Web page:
Linus Torvalds started Linux, Tim Berners-Lee invented the Web, and Vitalik Buterin started Ethereum, but they do NOT privately own or control the whole platform. Anyone can download their own copy, and make valuable contributions back to the network.


This open, permissionless model is precisely why Linux, the Web, Ethereum and countless other open source projects have helped the world create a lot more wealth than proprietary platforms. 


The Web has led to business models like e-commerce and software-as-a-service, empowering countless small businesses. Smart contracts are now letting any community deploy innovative fintech solutions for their own members.


We are Building a

Community Platform

Based entirely around collaboration and open data, rather than competition and private ownership.

Simply post a link

Within those threads to the claim’s page hosted on — if someone has something to add, challenge or debunk, they can do it there.

Billions of People have

Mobile Phones and Cameras.

They can record newsworthy events and contribute them to the community.

Analyze Claims

The dependence of some claims on other claims, via arguments, can be easily traced and anayzed by various tools used by the open community. Probabilities can be calculated, and new bombshell discoveries can have an effect probabilities across many different claims, changing people’s opinions in ways they can explain.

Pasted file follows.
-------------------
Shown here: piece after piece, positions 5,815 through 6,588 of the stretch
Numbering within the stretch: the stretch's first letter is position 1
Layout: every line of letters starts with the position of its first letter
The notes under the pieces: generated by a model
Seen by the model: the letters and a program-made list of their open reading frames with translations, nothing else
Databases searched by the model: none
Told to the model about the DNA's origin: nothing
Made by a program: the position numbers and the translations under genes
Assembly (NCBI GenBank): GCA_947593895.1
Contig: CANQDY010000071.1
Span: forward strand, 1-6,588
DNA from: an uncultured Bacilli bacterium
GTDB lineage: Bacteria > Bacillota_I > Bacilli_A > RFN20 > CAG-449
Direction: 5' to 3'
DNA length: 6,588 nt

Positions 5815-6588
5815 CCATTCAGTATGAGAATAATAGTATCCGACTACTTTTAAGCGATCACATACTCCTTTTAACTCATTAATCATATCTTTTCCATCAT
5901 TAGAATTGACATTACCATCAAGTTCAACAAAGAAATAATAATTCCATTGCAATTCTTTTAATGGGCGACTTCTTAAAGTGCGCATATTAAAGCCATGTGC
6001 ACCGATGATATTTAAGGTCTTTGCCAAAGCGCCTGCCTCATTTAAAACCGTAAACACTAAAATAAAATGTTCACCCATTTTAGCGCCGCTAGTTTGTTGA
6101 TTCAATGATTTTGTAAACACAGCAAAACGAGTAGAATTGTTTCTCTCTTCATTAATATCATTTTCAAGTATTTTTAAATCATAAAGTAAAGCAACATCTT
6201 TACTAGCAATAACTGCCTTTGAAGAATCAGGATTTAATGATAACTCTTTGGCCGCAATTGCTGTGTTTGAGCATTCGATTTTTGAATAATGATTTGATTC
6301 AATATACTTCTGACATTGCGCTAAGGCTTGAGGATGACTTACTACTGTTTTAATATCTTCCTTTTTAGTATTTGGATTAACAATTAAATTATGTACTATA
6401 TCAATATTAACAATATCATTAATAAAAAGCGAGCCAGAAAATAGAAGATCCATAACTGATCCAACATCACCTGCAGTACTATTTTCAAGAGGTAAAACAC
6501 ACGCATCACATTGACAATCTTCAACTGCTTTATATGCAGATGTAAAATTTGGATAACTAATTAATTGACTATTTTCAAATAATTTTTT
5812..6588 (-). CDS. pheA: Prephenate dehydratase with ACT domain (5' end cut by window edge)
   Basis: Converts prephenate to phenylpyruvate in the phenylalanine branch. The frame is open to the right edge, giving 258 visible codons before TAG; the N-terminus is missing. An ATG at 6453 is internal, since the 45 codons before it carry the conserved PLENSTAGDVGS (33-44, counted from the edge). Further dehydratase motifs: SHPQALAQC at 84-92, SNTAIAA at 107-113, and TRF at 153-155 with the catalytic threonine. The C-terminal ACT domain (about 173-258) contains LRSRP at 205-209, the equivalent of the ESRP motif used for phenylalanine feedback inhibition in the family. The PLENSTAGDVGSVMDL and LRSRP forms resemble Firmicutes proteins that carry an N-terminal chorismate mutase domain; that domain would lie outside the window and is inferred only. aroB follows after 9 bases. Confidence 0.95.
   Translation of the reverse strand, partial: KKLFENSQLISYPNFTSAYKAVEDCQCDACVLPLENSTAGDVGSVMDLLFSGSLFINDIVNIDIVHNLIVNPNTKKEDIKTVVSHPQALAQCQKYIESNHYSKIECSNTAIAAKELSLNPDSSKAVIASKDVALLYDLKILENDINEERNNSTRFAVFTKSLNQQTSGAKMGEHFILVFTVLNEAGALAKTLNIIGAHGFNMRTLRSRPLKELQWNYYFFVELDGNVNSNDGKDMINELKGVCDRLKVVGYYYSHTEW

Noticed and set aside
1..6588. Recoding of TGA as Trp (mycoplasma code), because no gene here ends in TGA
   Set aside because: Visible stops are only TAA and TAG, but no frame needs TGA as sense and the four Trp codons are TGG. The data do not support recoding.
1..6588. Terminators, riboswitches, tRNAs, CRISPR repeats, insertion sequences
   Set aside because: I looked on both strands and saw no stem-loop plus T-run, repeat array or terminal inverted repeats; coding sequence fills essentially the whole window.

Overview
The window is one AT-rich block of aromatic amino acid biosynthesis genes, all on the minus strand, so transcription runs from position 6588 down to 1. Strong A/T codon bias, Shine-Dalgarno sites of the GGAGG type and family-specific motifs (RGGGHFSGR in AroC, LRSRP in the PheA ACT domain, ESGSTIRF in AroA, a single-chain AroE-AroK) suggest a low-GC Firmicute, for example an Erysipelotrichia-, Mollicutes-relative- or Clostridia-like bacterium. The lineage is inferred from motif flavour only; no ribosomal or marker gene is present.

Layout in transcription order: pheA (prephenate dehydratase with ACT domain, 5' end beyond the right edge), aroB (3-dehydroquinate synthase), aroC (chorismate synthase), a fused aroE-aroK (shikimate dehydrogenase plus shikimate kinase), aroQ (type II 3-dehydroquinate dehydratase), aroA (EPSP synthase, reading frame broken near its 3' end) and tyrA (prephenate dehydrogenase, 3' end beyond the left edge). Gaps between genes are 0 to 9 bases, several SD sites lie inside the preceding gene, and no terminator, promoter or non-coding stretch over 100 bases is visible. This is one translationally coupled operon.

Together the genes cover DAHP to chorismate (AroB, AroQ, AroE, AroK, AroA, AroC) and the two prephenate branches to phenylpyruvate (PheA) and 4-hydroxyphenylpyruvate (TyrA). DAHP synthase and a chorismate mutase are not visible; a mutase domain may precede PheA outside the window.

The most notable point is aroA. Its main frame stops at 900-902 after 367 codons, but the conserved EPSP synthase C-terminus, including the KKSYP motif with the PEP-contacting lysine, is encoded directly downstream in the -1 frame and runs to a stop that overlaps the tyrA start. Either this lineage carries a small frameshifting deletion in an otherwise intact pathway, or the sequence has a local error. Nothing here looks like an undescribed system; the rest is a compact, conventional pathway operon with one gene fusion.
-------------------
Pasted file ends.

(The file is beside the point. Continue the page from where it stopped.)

Each Individual

Claim gets its own Page

With arguments for and against, and supporting evidence hyperlinked to other claims. This is what the web was designed for.

Each claim can be debated

Arguments for and against are submitted, deduplicated and voted up or down, in order to rank their relevance.




We believe that by building an alternative to the for-profit model, we are creating a public resource that people can turn to in order to get balanced, thoughtful coverage of news, politics, science and religion.

There may certainly a place for “ownership” of audiences and fans (eg the entertainment industry).

But we need as a society to come together and see if we can do better by with modern technology and the principles of open and fair collaboration.

This model takes a bit of time to arrive at a consensus and balanced understanding of what’s going on. But the shareable articles and pages presented to the public can be trusted to have taken note of objections from both sides, instead of ignoring them.

People can set notifications to watch when certain claims become more or less likely, and can update their understanding and votes about arguments on other claims.




In keeping with these principles, all contributions are free to copy and remix, all the software is open sourced.

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How Russia is losing — and winning — the information war in Ukraine

Russia’s war in Ukraine isn’t just being fought on the ground and in the air with tanks, artillery and fighter jets. It’s also playing out online, where the Kremlin and its allies are using propaganda, fake social media accounts, forged documents and manipulated videos and images to push false narratives… (Click to read more)